On October 9, 2003, the Holy Synod of the Antiochian Orthodox Church granted the archdiocese's request to be granted self-rule status to allow it to better govern itself, improve and increase its outreach efforts, internally organize itself into several dioceses, and progress further on the road to the administrative unity of the Orthodox Church in the Americas.[2]

Evangelism[edit]

Many conservative former Anglicans have turned to the archdiocese as a jurisdiction, some joining and leading Western Rite parishes with liturgy more familiar to Western Christians. The current mission of the Antiochian Orthodox Christian Archdiocese of North America is to "bring America to Orthodoxy" and has a very active Department on Mission and Evangelism which was chaired by Fr. Peter Gillquist who led the mass conversion of the Evangelical Orthodox Church to Eastern Orthodoxy. Gullquist retired in December 2011 and died in July 2012. Fr. Michael Keiser was named as his successor as head of the department.[3] The archdiocese broadcasts Ancient Faith Radio, an Internet-based radio station with content themed around Orthodox Christianity.

As a result of its evangelism and missionary work, the Antiochian Archdiocese saw significant growth between the mid-1960s and 2012. The archdiocese had only 65 parishes across the United States in the mid-1960s and by 2011 this number had increased to 249 parishes.[4]

Relations with Other Christian Bodies[edit]

The archdiocese had formerly been a member of the National Council of Churches (NCC), but its archdiocesan convention voted unanimously on July 28, 2005, to withdraw fully from that body, citing increased politicization and a generally fruitless relationship, making it the only major Orthodox jurisdiction in the US to take such a step.[3][4]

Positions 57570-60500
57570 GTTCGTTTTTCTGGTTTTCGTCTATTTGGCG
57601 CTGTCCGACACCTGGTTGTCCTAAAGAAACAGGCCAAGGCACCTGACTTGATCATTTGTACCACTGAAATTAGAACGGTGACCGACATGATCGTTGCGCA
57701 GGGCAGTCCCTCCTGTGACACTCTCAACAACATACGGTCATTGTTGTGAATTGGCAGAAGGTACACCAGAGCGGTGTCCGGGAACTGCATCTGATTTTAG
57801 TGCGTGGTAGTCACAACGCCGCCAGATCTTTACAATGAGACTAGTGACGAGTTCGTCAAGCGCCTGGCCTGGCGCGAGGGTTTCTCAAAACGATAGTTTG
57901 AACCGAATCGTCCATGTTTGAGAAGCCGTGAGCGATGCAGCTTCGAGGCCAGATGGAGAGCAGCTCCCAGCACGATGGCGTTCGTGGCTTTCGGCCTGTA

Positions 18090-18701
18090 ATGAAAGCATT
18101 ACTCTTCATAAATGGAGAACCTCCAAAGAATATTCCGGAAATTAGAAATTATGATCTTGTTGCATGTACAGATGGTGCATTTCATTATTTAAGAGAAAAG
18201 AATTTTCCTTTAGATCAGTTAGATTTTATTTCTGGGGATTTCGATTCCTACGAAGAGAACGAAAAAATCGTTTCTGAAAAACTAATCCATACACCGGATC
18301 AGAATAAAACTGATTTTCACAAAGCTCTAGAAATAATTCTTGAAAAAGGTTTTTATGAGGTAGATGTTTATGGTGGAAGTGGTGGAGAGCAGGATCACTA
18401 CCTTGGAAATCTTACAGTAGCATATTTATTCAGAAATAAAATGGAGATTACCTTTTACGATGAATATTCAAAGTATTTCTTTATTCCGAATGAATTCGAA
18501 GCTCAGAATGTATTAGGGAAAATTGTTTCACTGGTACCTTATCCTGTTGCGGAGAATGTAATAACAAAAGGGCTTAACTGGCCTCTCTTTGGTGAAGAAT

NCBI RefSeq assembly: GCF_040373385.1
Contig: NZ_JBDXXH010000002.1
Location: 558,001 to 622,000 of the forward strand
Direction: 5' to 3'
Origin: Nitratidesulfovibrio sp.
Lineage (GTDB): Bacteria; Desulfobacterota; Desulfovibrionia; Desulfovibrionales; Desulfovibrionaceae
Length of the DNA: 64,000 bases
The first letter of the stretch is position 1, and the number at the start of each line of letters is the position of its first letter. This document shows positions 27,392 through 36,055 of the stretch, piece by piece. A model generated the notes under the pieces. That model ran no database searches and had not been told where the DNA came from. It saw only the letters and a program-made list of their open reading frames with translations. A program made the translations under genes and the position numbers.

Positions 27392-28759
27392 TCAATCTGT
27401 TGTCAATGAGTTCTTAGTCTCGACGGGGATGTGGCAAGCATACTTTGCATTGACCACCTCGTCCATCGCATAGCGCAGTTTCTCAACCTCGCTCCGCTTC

Episcopacy[edit]

Brooklyn cathedral

Metropolitan Archbishop[edit]

Auxiliary Bishops[edit]

Retired Bishop[edit]

Former Metropolitan Archbishops[edit]

Archdiocese of New York[edit]

Archdiocese of Toledo[edit]

Archdiocese of New York and All North America[edit]

See also[edit]

Notes[edit]

1.^ The number of adherents given in the "Atlas of American Orthodox Christian Churches" is defined as "individual full members" with the addition of their children. It also includes an estimate of how many are not members but regularly participate in parish life. Regular attendees includes only those who regularly attend church and regularly participate in church life.[5]

References[edit]

  1. ^ Krindatch, A. (2011). Atlas of american orthodox christian churches. (p. 44). Brookline,MA: Holy Cross Orthodox Press
  2. ^ Krindatch, A. (2011). Atlas of american orthodox christian churches. (p. 44). Brookline,MA: Holy Cross Orthodox Press
  3. ^ http://www.antiochian.org/content/fr-peter-gillquist-retire-head-department-missions-and-evangelism-fr-michael-keiser
  4. ^ Krindatch, A. (2011). Atlas of american orthodox christian churches. (p. 45). Brookline,MA: Holy Cross Orthodox Press
  5. ^ Krindatch, A. (2011). Atlas of american orthodox christian churches. (p. x). Brookline,MA: Holy Cross Orthodox Press

External links[edit]

Coordinates: 40°35′15″N 74°24′48″W / 40.5874°N 74.4134°W / 40.5874; -74.4134